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Old 08-20-2010, 03:32 PM
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Quote:
Originally Posted by lg1969
You can use a blow torch and heat the crank sprocket and use the gear puller. You should not have difficulty to remove the cam gear if heat the bolts, too.
It's safer then using a chisel.
Hummmm!!!!!!!!!! I have never done it like this before.



Cole
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Old 08-20-2010, 03:46 PM
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Heat should never even be needed on the cam gear, it isn't that tight a fit. Heating the crank gear isn't the best way to remove it either, you end up heating both the gear and the crank nose so it doesn't help much.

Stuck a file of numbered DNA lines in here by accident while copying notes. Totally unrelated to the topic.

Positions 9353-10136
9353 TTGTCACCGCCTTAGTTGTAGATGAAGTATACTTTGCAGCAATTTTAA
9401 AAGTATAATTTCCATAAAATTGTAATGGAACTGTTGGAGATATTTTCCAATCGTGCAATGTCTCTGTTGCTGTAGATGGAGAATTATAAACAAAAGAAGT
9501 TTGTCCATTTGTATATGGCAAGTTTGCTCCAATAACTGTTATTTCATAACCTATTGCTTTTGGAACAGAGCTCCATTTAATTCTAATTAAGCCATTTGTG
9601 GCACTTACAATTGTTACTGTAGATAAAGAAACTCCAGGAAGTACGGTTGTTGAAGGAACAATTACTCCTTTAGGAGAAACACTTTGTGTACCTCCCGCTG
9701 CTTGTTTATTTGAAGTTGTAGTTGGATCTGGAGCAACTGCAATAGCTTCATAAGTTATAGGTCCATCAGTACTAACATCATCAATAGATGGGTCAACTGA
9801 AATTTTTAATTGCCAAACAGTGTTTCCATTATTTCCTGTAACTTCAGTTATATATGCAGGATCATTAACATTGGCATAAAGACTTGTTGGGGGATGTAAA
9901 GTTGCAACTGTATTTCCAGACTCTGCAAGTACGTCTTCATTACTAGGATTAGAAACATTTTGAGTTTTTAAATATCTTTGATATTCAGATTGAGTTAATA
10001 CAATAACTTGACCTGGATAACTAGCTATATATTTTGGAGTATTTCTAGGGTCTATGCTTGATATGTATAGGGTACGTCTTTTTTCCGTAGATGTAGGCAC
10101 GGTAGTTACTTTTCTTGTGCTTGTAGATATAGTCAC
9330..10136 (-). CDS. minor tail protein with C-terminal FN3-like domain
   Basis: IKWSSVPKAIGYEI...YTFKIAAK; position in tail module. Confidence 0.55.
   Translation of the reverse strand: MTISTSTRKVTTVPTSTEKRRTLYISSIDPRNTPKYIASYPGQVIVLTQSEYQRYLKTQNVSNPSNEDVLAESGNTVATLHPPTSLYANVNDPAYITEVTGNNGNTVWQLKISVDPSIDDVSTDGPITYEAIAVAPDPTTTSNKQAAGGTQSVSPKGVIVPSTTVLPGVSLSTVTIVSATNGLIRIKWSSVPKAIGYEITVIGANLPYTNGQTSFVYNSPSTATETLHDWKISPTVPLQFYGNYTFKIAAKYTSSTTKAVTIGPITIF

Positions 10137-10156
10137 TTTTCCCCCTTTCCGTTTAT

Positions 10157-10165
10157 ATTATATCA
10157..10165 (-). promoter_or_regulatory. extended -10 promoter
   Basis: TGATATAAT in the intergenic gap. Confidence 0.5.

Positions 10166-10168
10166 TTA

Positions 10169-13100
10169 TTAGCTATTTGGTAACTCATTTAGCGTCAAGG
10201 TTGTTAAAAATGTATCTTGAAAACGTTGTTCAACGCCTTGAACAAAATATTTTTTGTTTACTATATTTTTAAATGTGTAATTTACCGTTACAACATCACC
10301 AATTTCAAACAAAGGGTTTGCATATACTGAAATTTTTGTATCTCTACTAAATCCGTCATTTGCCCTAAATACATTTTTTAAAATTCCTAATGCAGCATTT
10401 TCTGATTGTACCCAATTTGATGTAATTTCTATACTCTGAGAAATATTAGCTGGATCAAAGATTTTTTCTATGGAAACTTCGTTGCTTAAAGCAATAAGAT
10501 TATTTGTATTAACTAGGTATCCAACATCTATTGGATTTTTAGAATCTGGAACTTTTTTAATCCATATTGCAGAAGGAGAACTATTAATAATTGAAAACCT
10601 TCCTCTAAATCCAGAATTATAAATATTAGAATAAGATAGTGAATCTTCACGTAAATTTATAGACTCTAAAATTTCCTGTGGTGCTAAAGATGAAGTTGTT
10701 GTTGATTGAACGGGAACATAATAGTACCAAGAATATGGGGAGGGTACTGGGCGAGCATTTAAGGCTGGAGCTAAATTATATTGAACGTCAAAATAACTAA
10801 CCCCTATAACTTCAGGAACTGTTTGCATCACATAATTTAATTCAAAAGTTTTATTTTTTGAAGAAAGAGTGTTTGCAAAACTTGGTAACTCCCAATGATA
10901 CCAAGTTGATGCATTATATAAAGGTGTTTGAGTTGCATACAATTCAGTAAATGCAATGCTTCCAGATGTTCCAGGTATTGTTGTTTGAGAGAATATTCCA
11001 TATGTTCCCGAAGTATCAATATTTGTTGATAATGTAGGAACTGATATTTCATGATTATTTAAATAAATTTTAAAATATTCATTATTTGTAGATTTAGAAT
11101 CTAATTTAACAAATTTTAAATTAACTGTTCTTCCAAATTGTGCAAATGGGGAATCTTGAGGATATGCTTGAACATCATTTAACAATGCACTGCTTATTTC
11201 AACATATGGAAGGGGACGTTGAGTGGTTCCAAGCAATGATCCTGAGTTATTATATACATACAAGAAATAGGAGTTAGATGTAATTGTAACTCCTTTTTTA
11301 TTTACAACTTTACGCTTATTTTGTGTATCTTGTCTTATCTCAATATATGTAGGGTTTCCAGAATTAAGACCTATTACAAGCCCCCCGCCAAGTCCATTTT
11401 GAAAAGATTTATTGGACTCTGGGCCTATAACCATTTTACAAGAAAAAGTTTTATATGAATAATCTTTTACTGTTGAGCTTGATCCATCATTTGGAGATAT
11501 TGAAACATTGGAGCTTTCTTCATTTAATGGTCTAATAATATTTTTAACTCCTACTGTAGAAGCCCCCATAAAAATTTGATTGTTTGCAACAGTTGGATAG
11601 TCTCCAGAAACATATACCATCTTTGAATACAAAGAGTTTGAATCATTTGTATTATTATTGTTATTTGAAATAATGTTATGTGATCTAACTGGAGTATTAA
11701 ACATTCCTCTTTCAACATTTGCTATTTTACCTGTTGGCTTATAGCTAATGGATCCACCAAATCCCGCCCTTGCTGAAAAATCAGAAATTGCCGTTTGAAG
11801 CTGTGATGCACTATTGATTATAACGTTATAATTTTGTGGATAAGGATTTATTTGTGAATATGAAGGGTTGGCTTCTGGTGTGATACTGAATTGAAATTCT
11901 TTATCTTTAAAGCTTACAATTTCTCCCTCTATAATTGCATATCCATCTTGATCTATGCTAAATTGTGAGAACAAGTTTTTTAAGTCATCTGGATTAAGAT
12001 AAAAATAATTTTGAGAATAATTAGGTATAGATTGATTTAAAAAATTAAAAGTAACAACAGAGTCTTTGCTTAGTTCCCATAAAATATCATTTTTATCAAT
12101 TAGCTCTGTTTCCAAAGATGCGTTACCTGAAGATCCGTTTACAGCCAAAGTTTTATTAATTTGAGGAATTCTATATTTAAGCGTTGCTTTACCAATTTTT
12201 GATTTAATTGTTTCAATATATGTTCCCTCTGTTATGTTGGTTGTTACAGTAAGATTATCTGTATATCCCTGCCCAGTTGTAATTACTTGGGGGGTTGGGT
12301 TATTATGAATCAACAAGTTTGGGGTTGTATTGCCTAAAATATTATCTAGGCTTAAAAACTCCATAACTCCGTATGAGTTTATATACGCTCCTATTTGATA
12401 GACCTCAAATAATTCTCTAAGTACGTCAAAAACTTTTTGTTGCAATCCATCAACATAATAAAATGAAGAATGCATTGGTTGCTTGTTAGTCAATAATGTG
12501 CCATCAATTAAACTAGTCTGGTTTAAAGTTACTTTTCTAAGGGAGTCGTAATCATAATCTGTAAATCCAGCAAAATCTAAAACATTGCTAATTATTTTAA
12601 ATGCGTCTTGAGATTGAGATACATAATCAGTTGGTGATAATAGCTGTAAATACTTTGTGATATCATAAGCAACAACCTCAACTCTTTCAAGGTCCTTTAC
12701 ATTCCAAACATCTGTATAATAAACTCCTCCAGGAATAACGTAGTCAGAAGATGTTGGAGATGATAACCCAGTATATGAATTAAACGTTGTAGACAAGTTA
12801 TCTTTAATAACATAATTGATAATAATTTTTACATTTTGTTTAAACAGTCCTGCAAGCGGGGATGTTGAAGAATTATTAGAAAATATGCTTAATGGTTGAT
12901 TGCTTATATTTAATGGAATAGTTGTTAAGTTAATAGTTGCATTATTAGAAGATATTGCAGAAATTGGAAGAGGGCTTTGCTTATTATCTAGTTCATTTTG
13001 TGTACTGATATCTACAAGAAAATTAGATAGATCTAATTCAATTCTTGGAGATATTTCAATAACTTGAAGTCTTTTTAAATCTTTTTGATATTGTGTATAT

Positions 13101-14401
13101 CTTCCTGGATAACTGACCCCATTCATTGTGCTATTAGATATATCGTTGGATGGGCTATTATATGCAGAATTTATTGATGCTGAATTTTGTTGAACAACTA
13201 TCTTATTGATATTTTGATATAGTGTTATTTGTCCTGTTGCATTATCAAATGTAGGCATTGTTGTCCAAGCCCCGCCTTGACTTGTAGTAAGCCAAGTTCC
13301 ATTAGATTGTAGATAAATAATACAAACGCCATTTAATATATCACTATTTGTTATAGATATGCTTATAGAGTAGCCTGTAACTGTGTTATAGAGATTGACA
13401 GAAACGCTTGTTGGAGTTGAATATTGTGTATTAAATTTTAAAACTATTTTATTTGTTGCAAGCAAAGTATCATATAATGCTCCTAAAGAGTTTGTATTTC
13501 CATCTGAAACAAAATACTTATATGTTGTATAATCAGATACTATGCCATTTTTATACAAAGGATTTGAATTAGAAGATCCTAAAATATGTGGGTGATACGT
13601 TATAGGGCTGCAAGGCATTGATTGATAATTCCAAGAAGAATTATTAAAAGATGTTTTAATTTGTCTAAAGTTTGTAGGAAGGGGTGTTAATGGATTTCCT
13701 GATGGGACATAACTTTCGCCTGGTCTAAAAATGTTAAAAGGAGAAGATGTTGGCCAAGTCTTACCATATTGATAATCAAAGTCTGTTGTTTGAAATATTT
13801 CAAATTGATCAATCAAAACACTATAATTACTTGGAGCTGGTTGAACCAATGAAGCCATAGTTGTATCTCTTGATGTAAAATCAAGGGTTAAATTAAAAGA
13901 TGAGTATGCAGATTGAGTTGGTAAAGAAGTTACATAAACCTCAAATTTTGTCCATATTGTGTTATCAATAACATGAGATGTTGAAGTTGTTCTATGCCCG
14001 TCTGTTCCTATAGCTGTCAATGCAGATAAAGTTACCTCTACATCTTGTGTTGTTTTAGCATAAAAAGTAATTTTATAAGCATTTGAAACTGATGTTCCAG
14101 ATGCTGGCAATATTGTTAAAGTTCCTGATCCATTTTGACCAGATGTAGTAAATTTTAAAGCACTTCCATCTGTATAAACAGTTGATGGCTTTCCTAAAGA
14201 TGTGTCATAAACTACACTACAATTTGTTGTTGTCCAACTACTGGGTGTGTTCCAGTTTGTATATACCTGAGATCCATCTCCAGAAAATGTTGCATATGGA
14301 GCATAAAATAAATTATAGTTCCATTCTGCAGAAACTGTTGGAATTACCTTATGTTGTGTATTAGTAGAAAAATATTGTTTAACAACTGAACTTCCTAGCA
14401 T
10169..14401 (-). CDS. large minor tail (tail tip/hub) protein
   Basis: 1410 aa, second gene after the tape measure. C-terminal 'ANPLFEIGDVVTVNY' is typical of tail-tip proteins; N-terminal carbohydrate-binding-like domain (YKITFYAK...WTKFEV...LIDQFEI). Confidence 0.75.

Chisel method only works if the crank gear is cast, if it is a steel gear it will not split easily like a cast stock type gear will.

I always use a puller.

Heating the crank gear makes installation really easy though, slides right on using a welding glove or oven mitt.
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Old 08-20-2010, 04:25 PM
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Quote:
Originally Posted by ericnova72
There is a slight interference fit to the nose of the cam into the back of the gear, about.060" deep, you just need to lever, wiggle, pry it loose, it isn't very tight. Crank gear has to be pulled with a gear puller, or split with a chisel if you are not trying to save it. just be careful not to ding the crank if you go the chisel route.



We ALL know that you removed the three 1/4" bolts from the cam, right !!
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Old 08-23-2010, 09:59 AM